Those business closures and reductions in operations resulted in 15% laying off their entire work force, 29% enacted partial lay-offs, while 46% were able to weather the economic storm without laying off any employees. Forty-six percent expect they will be able to re-hire a sufficient work force when the economy gets moving again, but 18% say they expect difficulty in hiring a sufficient work force.

The return to pre-COVID-19 business activity levels is likely to be a slow process.  Just 13% expect to return to pre-crisis levels within one month; 24% project it taking three months to return to full operations; 17% expect a six month ramp-up.  Fully 26%, however say it will take them a year to return to pre-COVID-19 crisis levels.  Additionally, 12% said they did not reduce operations during the pandemic.  In a glimmer of light, just 2% say the pandemic will result in closure of their business.

Reflecting on the Governor’s business closure “order,” 64% say they support the move, while 35% oppose it.  Although generally supportive, respondents to the Spring 2020 Keystone Business Climate Survey also felt the list of businesses required to close was generally unfair.  Fifty percent said the closure list was unfair, 39% felt it was fair and equitable.

Both the federal and state government enacted programs designed to help businesses weather the economic fall-out from the Wuhan Coronavirus crisis.  Fifty-one percent of the businesses survey by the Lincoln Institute said they will utilize benefits and/or loan programs included in the Coronavirus Aid, Relief and Economic Security (CARES) Act.  That is the $2 trillion stimulus program enacted by congress.  Far fewer, 15%, will be utilizing funding from the Pennsylvania COVID-19 Working Access Capital PROGRAM (CWCA).

President Donald Trump gets high marks from the business owners/CEO for his handling of the Wuhan Coronavirus crisis with 66% expressing their approval.  Vice President Mike Pence earned a 70% approval for his chairing of the national coronavirus response task force.  Fifty-nine percent approve of Governor Tom Wolf’s handling of the crisis.  Fifty-six percent approve of the actions of the Pennsylvania General Assembly, the U.S. congress received approval from 45% of the respondents.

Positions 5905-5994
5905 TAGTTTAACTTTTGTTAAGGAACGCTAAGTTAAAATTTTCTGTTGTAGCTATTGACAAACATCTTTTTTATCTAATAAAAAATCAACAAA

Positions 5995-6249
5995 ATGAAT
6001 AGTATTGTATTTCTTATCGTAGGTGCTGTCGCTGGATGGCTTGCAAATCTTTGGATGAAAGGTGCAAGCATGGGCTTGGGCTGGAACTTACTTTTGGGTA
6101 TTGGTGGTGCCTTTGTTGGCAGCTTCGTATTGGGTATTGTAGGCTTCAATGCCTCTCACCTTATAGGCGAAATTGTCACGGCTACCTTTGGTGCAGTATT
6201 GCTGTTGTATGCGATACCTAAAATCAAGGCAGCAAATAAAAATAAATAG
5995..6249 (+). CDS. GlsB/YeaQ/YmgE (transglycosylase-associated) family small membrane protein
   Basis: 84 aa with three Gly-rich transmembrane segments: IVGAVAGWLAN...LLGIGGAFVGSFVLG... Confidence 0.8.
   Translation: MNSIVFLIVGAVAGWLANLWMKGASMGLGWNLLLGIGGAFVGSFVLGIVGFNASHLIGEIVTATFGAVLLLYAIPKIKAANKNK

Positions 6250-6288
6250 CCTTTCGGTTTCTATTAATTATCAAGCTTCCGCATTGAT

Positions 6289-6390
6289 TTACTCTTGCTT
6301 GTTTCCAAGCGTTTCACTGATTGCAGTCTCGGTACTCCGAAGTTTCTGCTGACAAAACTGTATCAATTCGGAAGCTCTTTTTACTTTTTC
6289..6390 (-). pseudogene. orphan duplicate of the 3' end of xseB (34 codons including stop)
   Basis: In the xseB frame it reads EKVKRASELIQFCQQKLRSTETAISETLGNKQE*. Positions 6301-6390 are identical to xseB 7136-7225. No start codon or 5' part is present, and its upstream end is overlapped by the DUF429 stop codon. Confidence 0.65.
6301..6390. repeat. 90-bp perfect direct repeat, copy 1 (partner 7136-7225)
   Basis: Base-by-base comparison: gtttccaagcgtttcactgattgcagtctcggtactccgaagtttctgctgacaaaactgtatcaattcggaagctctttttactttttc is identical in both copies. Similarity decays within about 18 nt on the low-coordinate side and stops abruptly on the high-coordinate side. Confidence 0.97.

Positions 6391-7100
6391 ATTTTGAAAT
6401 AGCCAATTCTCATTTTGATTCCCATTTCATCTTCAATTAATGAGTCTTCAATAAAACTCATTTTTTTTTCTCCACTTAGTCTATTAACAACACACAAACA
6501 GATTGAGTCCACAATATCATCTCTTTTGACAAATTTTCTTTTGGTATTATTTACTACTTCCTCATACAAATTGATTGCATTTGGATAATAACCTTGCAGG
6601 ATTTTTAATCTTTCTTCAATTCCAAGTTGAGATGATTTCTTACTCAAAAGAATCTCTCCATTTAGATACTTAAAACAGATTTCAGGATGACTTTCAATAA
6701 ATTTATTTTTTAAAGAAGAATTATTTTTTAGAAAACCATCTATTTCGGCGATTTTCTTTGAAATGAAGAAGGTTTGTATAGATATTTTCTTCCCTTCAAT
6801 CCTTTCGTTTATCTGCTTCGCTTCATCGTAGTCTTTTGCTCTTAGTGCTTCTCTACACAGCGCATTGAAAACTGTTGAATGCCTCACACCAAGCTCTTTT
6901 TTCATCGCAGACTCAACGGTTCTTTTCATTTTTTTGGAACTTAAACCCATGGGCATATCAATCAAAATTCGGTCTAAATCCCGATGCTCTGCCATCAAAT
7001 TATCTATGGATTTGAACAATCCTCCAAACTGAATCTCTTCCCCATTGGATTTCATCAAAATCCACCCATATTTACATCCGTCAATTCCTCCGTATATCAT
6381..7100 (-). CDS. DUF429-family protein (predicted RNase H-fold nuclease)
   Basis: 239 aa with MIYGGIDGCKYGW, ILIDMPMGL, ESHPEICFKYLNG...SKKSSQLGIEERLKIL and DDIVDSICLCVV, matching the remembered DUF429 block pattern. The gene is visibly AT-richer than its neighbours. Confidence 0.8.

Job Approval Ratings

In terms of their overall job approval rating, President Donald Trump received a 60% positive/34% negative rating; U.S. Senator Pat Toomey scored a 38% positive/28% negative; while U.S. Senator Robert P. Casey, Jr. trailed with a 24% positive/39% negative.  Federal Reserve Board Chairman Jerome Powell turned in a 39% positive/13% negative/48% no opinion rating while U.S. Treasury Secretary Steven Mnuchin received a 47% positive/20% negative/33% no opinion rating.

At the state level Governor Tom Wolf posted a 49% positive/42% negative job approval rating.  Among the statewide constitutional or “row” officers Attorney General Josh Shapiro earned a 27% positive/19% negative/55% no opinion job approval numbers; Auditor General Eugene Depasquale turned in a 23% positive/14% negative/64% no opinion rating; and State Treasurer Joe Torsella’s job approval rating stood at 19% positive/13% negative/68% no opinion.

Among legislative bodies, 46 hold a positive view of the job performance of the U.S. Senate, 39% disapprove.  Twenty-six percent approve of the job being done by the U.S. House of Representatives, 58% disapprove.  The Pennsylvania Senate posted a 34% positive/31% negative rating; while the Pennsylvania House of Representatives turned in a 35% positive/40% negative score.


The Spring 2020 Keystone Business Climate Survey was conducted electronically by the Lincoln Institute of Public Opinion Research, Inc. between April 1, 2020 and April 24, 2020.  There was a total of 175 responses of which 58% came from the business owner, 18% from the CEO/COO/CFO, and 3% from a state manager.  Responses were spread out geographically with 25% coming from southeastern Pennsylvania; 17% from southwest Pennsylvania; 17% from south/central Pennsylvania; 15% from northwestern Pennsylvania; 13% from northeastern Pennsylvania; 5% from the Lehigh Valley, 5% from northcentral Pennsylvania and 2% from the Altoona/Johnstown region.

Complete numeric results of the Spring 2020 Keystone Business Climate Survey, as well as results of past surveys, are posted on line at